An article released by Joint Commission Resources details a program designed to improve sepsis care and reduce mortality implemented at various hospitals and care facilities in Texas.
Joint Commission Resources today released the March 2016 issue of The Joint Commission Journal on Quality and Patient Safety. The issue features an article, “The Sepsis Early Recognition and Response Initiative (SERRI),” by Stephen L. Jones, MD, MSHI, and colleagues, on the implementation of a program to improve sepsis care and reduce mortality at Houston Methodist Hospital and the 14 other facilities in the Texas Gulf Coast Sepsis Network.
Sepsis is a leading cause of death in the United States. To address this critical patient safety issue, the Centers for Medicare & Medicaid Services (CMS) now requires hospitals to report their performance on a composite process of care measure for severe sepsis and septic shock in 2016. To help meet the requirements, the site-specific implementation incorporated four key elements of SERRI:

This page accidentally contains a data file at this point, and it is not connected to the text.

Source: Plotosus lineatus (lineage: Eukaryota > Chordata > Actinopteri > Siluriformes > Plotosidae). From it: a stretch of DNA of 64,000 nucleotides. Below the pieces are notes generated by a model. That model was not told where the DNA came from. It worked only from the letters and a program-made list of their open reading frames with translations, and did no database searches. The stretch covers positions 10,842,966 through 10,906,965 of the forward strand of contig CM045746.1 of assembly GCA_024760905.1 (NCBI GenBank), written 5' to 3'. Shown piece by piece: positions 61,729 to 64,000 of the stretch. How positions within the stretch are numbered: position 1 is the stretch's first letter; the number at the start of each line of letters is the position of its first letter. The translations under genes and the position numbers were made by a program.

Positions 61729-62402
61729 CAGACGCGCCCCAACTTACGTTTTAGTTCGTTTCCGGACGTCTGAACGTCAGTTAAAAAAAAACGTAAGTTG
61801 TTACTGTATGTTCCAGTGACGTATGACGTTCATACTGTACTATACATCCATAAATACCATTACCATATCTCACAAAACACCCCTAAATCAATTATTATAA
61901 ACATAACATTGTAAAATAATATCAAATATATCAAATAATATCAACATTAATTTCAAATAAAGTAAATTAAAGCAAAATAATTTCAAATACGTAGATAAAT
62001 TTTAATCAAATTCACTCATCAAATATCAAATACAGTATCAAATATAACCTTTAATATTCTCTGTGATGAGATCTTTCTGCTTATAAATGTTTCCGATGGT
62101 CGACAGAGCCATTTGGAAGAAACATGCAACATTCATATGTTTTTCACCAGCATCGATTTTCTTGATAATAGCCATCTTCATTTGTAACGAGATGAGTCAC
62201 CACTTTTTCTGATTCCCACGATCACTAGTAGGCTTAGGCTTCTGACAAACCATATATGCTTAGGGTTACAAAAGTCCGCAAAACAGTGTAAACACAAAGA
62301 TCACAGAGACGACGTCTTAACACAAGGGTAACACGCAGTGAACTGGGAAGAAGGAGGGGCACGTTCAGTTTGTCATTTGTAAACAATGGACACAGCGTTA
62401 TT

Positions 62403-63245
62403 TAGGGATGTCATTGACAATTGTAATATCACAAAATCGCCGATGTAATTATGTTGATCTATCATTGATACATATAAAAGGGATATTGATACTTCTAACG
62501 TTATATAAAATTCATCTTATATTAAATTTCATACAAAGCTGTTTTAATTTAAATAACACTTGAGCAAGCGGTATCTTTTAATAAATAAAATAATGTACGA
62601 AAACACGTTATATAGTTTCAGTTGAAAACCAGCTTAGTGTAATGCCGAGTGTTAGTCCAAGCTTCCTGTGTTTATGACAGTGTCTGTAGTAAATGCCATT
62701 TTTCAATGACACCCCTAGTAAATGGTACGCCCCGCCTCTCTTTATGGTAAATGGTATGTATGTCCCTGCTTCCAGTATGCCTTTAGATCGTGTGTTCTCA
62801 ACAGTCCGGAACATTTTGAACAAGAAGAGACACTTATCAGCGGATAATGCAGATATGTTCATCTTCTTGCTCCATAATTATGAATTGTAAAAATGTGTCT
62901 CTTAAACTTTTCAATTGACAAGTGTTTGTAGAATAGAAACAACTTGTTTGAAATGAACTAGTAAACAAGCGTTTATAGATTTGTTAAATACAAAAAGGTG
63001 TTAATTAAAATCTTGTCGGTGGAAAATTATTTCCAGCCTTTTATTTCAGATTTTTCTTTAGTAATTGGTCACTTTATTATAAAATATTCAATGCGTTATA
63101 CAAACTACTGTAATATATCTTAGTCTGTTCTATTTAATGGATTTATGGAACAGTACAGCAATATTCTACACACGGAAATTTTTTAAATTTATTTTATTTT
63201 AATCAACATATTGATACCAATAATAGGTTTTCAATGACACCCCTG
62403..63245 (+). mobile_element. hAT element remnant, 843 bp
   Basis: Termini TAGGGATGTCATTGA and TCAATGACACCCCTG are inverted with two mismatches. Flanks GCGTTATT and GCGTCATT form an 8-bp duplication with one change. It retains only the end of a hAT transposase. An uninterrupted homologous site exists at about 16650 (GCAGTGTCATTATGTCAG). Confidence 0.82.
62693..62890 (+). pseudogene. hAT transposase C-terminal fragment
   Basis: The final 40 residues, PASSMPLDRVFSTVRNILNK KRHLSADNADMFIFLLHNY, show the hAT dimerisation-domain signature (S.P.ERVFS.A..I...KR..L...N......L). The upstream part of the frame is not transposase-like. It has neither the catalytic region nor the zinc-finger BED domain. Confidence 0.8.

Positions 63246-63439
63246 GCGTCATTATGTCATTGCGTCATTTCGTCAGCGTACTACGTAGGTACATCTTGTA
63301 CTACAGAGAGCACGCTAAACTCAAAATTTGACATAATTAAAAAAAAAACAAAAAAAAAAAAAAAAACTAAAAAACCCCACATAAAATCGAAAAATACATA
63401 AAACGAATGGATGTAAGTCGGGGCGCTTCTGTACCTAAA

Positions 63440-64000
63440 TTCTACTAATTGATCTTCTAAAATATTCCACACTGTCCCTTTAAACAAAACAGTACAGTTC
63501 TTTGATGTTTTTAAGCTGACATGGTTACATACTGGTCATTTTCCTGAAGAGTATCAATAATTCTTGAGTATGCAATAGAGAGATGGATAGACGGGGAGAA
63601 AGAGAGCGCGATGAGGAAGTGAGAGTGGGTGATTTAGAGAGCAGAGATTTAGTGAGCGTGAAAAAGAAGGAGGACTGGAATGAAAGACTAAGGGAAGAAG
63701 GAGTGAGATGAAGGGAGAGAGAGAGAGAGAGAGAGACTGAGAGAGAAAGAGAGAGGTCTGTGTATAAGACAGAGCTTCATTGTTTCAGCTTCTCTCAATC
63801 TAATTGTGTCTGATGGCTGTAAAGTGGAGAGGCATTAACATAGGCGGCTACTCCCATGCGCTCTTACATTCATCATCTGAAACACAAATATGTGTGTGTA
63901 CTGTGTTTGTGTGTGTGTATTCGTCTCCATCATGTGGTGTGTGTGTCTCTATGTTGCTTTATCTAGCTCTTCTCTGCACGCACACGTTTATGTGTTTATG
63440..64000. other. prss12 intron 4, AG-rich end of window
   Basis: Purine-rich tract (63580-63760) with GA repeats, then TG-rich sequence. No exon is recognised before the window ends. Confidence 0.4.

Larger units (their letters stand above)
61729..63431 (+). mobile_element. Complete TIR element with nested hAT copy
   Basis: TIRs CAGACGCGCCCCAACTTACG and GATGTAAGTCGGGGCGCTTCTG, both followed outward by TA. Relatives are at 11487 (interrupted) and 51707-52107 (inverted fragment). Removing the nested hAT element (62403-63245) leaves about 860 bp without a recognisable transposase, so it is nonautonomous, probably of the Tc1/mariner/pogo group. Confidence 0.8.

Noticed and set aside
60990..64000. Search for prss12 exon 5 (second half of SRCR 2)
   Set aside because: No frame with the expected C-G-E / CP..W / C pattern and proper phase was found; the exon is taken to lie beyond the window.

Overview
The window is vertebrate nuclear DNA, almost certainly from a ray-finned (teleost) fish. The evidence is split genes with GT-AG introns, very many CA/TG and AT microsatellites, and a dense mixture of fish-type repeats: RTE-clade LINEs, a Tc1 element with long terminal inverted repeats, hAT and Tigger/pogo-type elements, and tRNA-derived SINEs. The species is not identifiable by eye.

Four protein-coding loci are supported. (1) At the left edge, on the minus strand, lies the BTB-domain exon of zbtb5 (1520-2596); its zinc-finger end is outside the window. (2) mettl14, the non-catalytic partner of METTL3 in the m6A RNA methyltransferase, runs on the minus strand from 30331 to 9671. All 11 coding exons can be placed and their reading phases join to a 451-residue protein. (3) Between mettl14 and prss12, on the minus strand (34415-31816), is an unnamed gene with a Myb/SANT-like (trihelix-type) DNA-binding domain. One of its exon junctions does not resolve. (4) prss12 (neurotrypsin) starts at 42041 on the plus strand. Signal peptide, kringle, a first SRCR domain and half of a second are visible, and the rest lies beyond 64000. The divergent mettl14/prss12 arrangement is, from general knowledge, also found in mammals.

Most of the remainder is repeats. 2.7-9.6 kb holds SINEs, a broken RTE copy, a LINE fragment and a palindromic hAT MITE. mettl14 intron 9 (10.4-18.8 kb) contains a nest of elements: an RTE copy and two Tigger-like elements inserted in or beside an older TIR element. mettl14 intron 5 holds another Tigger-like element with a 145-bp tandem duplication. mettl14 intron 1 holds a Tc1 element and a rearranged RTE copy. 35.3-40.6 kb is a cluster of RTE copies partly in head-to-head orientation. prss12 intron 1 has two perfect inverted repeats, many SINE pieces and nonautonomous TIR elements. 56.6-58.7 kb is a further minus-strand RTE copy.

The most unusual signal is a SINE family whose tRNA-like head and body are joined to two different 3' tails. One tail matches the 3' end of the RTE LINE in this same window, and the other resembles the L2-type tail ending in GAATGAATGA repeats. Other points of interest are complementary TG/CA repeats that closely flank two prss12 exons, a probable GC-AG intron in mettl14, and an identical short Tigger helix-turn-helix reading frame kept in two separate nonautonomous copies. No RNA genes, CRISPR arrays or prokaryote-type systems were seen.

- Education of bedside nurses and second responders
- Incorporation of a five-item bedside systemic inflammatory response system/sepsis screening tool into electronic health record systems
- Audit and feedback of process and outcome data
The elements were modified to accommodate differences in mission, staffing, clinical processes and medical record systems among the facilities. By January 2015, except for two new sites that joined in mid-2014, all acute care SERRI sites were screening more than 80% of inpatients whose stay was sepsis-associated. In addition, screening by site had reached 89 to 98% of sepsis-associated stays in the post-acute care sites.